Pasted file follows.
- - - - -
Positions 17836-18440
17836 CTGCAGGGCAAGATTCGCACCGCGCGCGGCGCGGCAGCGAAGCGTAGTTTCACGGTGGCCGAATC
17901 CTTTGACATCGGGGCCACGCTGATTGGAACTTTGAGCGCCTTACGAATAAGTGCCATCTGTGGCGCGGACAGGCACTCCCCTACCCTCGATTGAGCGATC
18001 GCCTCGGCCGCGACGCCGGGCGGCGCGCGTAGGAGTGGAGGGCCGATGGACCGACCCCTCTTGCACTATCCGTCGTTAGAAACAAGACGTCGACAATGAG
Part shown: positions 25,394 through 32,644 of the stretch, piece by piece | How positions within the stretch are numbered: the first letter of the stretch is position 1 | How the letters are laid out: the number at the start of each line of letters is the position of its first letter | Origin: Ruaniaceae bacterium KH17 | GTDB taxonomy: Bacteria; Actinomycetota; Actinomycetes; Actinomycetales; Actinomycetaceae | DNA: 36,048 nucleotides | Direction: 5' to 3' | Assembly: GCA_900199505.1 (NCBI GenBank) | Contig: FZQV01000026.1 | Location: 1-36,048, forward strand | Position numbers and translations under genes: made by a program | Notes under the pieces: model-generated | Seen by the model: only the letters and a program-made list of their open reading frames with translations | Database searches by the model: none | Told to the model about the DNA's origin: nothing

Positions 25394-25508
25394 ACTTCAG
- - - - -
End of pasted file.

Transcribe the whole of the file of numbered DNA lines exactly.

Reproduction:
Positions 17836-18440
17836 CTGCAGGGCAAGATTCGCACCGCGCGCGGCGCGGCAGCGAAGCGTAGTTTCACGGTGGCCGAATC
17901 CTTTGACATCGGGGCCACGCTGATTGGAACTTTGAGCGCCTTACGAATAAGTGCCATCTGTGGCGCGGACAGGCACTCCCCTACCCTCGATTGAGCGATC
18001 GCCTCGGCCGCGACGCCGGGCGGCGCGCGTAGGAGTGGAGGGCCGATGGACCGACCCCTCTTGCACTATCCGTCGTTAGAAACAAGACGTCGACAATGAG
Part shown: positions 25,394 through 32,644 of the stretch, piece by piece | How positions within the stretch are numbered: the first letter of the stretch is position 1 | How the letters are laid out: the number at the start of each line of letters is the position of its first letter | Origin: Ruaniaceae bacterium KH17 | GTDB taxonomy: Bacteria; Actinomycetota; Actinomycetes; Actinomycetales; Actinomycetaceae | DNA: 36,048 nucleotides | Direction: 5' to 3' | Assembly: GCA_900199505.1 (NCBI GenBank) | Contig: FZQV01000026.1 | Location: 1-36,048, forward strand | Position numbers and translations under genes: made by a program | Notes under the pieces: model-generated | Seen by the model: only the letters and a program-made list of their open reading frames with translations | Database searches by the model: none | Told to the model about the DNA's origin: nothing

Positions 25394-25508
25394 ACTTCAG